There really are no political comments. For each president I tried to pick something that was going on at that time, like Clinton sending all that money to Mexico -- very controversial that year. G.H.W. Bush nominated Clarence Thomas. That was a huge story. Ronald Reagan really did make a big emotional speech in Moscow. As for the various comments about "the more things change" or "ever feel like you've been treading water?" That's more observational than political. As you page back over the history of the last 20 years, certain things repeat: health care, terrorism, problems in the middle east, global warming, and it's a bit frustrating because it feels like we've been dealing with the same stuff forever without ever coming to the end or making real progress. That's not a political comment that's partisan in any way, it's just a statement that we've been stuck. I don't think it's even debatable.
And one other point: the stuff about the presidents and the water-cooler is meant to contextualize how long it has been for these teams. You're either going, "Yeah, I remember that. Gee, that was a long time ago," or "I read about this in my history class, that's how long ago it was." It's not about politics, it's about how much the world has changed since some of these clubs had their acts together.
Great work as always. Tough to see once proud organizations like the Pirates, O's and Royals as "hardcore losing franchises"

Funny how the world turns, these three franchises were baseball royalty in the late 70's. I would imagine the Prospectus of the late 70's (if such a beast existed) would have loved the O's and Weaver for their imaginative use of platoon players (see Lowenstein/Roenicke), taken the Pirates to task for winning despite leading off Omar Moreno, and loved the Royals for small market resourcefulness (maybe the Twins of their time?)
Oh, come on. This was some pretty non-partisan stuff. You need to relax a bit.
Wasn't the line "Don't give up until you drink from the SILVER cup"?

Fun stuff, though. For the teams that have won this decade, thereby winding up on your skip-over list, might I suggest instead (maybe after you've finished the wannabes) looking at the years elapsed between the recent Series win and their most recent win before that? It's an entertainingly diverse list when viewed from that perspective, given the incredibly long dry spells characterizing the various Sox and the much more recent successes with some of the others.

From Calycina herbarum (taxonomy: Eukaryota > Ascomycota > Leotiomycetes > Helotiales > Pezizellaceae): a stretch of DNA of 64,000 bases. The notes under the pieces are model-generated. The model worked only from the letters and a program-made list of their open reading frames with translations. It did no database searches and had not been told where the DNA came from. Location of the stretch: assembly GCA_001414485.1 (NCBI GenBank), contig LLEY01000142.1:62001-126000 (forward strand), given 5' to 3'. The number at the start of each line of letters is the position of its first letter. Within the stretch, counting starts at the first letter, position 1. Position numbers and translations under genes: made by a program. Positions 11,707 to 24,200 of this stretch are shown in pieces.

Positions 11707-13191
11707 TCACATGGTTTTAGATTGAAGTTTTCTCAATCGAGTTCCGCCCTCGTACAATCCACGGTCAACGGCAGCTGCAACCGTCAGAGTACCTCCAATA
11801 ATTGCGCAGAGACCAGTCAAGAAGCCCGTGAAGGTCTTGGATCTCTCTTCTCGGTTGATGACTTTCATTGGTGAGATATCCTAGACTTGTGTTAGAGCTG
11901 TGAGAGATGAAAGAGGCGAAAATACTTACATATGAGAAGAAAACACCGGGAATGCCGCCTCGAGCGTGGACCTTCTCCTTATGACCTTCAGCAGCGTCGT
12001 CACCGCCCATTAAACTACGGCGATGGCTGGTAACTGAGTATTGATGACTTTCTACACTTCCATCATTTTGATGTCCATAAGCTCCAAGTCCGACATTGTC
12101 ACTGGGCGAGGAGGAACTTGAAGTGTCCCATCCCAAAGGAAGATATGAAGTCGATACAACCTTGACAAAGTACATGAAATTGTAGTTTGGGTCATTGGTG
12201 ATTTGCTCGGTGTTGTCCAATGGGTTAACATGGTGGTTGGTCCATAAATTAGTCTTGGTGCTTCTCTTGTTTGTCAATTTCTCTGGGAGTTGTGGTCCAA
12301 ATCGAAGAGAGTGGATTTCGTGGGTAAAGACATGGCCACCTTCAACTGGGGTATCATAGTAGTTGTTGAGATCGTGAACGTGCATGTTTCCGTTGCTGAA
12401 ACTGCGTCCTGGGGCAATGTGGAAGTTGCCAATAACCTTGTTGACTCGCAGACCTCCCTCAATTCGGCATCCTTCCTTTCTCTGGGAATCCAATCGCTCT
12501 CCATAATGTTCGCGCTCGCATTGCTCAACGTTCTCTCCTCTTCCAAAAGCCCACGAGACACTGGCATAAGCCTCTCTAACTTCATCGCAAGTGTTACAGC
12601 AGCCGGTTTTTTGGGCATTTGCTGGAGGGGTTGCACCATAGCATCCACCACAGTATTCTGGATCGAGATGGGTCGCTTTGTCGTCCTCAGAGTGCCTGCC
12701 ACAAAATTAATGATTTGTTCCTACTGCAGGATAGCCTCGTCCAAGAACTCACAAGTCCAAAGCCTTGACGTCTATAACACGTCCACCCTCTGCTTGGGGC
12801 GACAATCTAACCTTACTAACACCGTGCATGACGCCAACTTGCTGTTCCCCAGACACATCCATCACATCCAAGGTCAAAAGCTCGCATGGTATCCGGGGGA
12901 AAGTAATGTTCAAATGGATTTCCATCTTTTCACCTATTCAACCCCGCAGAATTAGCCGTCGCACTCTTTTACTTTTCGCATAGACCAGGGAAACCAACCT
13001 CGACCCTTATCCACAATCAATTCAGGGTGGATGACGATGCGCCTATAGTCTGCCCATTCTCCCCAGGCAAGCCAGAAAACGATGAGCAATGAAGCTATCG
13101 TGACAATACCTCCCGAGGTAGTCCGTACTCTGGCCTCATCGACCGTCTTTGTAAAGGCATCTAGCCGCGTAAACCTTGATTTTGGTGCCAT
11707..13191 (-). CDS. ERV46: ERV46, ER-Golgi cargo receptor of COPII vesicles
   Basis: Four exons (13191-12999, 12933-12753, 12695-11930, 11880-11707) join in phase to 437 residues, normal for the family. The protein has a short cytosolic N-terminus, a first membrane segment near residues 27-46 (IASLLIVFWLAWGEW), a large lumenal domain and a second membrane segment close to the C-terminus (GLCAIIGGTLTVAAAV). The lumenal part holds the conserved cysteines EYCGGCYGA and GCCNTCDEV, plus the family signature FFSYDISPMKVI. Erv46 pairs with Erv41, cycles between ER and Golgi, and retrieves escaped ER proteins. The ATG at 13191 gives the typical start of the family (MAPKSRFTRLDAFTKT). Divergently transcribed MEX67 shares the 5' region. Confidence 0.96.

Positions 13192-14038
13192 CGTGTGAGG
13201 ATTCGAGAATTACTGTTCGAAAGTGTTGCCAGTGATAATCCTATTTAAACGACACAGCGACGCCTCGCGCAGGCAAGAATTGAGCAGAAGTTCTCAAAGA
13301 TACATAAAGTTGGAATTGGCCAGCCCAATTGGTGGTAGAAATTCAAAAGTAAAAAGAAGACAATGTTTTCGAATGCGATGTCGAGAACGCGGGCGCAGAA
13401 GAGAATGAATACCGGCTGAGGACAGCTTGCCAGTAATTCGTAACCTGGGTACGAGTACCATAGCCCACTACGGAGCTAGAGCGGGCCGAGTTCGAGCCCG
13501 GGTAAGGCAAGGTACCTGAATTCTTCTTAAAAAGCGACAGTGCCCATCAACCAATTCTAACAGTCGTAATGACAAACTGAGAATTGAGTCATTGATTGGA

Don't feel bad, Steve - the only one of your chart-toppers I can even place is "Red Red Wine." But then, the last time I listened to commercial radio was during the first Cito Gaston administration.
Neil, I quit top 40 about 1985 or 1986, at roughly the exact moment that I discovered the Beatles, Stones, etc, etc. As we go backwards this is going to become more familiar to me, which is the opposite of how it probably works for most people.
Fun article, Steve. Another water cooler conversation for 1989: the earthquake that struck during the WS.

Good fun, Steve, and I agree that your presidential references were non-partisan - and worth making as political news, pop music, tv shows, and movies are the main events that color a specific era.

(Too bad you couldn't block the link of exploited parolee Willie Horton to the Detroit Tiger's Willie Horton.)

In the millenneum's first decade, however, pop music has become so individualized that it is no longer a cultural reference. The years will be better colored in by the most popular cell phones, computers, and personal music devices we use - and the most frequently used web sites.

Marshall McCluhan's "the media is the message" and "global village" have become obvious.

Speaking of the Tigers, they won a championship since the Orioles and Pirates won their most recent one. Don't skip them, please.
It is interesting to hear of each team's failings. Yet, we should keep in mind that with 30 teams, the average length of time between championships is 30 years. So, even 40 years, now, could hardly be considered a long time between championships. It is still within the range of average.

In order to avoid lifetimes of "failure", we might set our goals a bit lower. A team that spends a few years rebuilding, then over the next five years fails to even give a thrilling division race could be considered a failure, such as the recent Pirates. A team that flounders and doesn't even seem to seriously try to rebuild such as the current Royals is an even bigger failure.

But do keep up with what I would call missed opportunities - explaining why they fell short as you are. It is cliche to say it, but we probaby do learn more from mistakes than successes.
"Yet, we should keep in mind that with 30 teams, the average length of time between championships is 30 years."

The average of the numbers 1-30 isn't 30, its 15.5.
math, you are doing it wrong.
How do you plan on dealing with teams that have never won a championship like the Rays, Rangers, and Mariners?
Part three.